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What's the best Python idiom for this C construct?

while ((x = next()) != END) {
    ....
}

I don't have the ability to recode next().

update: and the answer from seems to be:

for x in iter(next, END):
    ....
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I've posted your answer as an answer to this question to allow voting on it. –  J.F. Sebastian Jan 8 '09 at 23:08

7 Answers 7

up vote 4 down vote accepted

Short answer: there's no way to do inline variable assignment in a while loop in Python. Meaning that I cannot say:

while x=next():
    // do something here!

Since that's not possible, there are a number of "idiomatically correct" ways of doing this:

while 1:
    x = next()
    if x != END:
        // Blah
    else:
        break

Obviously, this is kind of ugly. You can also use one of the "iterator" approaches listed above, but, again, that may not be ideal. Finally, you can use the "pita pocket" approach that I actually just found while googling:

class Pita( object ):
    __slots__ = ('pocket',)
    marker = object()
    def __init__(self, v=marker):
        if v is not self.marker:
            self.pocket = v
    def __call__(self, v=marker):
        if v is not self.marker:
            self.pocket = v
        return self.pocket

Now you can do:

p = Pita()
while p( next() ) != END:
    // do stuff with p.pocket!

Thanks for this question; learning about the __call__ idiom was really cool! :)

EDIT: I'd like to give credit where credit is due. The 'pita pocket' idiom was found here

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Use of __slots__ here is totally unnecessary. –  Paul McGuire Oct 26 '09 at 20:52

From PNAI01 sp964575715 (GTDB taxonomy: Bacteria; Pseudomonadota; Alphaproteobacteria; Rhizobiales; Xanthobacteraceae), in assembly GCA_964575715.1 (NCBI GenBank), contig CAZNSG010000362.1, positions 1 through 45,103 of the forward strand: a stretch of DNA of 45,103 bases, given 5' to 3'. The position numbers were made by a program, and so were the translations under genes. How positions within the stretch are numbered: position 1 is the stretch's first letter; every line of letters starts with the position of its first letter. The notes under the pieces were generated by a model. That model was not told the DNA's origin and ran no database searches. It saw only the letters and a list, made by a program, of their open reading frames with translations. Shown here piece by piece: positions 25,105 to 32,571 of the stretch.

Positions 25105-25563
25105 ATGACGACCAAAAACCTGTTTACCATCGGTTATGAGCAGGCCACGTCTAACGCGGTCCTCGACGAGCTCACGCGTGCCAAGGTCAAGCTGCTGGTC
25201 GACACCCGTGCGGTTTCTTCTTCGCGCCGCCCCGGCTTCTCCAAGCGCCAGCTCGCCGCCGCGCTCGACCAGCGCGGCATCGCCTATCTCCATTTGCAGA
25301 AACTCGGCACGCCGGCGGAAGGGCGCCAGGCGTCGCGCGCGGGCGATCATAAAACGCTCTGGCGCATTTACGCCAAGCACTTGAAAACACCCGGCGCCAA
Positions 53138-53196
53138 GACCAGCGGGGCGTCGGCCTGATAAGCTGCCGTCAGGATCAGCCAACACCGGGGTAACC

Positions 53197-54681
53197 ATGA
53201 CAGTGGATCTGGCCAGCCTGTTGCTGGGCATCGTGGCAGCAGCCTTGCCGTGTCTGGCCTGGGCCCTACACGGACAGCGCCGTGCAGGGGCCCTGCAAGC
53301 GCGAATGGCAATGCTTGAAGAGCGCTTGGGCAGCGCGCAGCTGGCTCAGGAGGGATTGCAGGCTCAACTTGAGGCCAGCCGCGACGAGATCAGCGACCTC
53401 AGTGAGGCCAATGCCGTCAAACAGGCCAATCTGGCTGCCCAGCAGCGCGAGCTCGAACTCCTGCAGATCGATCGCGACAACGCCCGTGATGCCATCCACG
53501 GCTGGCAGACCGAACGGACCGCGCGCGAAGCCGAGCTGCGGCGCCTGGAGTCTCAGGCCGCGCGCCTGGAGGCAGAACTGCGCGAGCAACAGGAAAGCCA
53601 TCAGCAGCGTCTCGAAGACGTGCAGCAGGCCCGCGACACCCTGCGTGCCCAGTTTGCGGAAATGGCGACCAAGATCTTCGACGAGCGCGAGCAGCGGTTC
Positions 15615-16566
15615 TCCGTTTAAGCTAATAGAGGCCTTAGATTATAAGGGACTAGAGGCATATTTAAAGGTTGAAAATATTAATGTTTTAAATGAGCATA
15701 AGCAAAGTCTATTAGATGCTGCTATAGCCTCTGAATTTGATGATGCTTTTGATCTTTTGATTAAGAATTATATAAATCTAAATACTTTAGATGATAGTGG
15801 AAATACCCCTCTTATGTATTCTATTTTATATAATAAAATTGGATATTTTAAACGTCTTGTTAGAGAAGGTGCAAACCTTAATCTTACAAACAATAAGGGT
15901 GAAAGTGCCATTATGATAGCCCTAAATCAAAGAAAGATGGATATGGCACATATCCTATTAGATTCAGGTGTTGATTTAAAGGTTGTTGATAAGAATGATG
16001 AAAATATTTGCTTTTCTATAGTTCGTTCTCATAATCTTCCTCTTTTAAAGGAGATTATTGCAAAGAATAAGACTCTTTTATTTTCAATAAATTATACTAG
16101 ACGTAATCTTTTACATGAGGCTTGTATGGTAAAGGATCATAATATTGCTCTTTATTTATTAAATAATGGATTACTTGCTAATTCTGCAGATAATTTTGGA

1  
Using a generator would be a more pythonic solution, if the concern here is simply to iterate over a list then a for loop suffices as it self bound-checks –  synthesizerpatel Dec 6 '10 at 9:24

@Mark Harrison's answer:

for x in iter(next_, END):
    ....

Here's an excerpt from Python's documentation:

iter(o[, sentinel])

Return an iterator object. ...(snip)... If the second argument, sentinel, is given, then o must be a callable object. The iterator created in this case will call o with no arguments for each call to its next() method; if the value returned is equal to sentinel, StopIteration will be raised, otherwise the value will be returned.

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It depends a bit what you want to do. To match your example as far as possible, I would make next a generator and iterate over it:

def next():
   for num in range(10):
      yield num

for x in next():
   print x
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Maybe it's not terribly idiomatic, but I'd be inclined to go with

x = next()
while x != END:
    do_something_with_x
    x = next()

... but that's because I find that sort of thing easy to read

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What are you trying to do here? If you're iterating over a list, you can use for e in L where e is the element and L is the list. If you're filtering a list, you can use list comprehensions (i.e. [ e for e in L if e % 2 == 0 ] to get all the even numbers in a list).

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Can you provide more information about what you're trying to accomplish? It's not clear to me why you can't just say

for x in everything():
    ...

and have the everything function return everything, instead of writing a next function to just return one thing at a time. Generators can even do this quite efficiently.

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If you need to do this more than once, the pythonic way would use an iterator

for x in iternext():
    do_something_with_x

where iternext would be defined using something like (explicit is better than implicit!):

def iternext():
    x = next()
    while x != END:
        yield x
        x = next()
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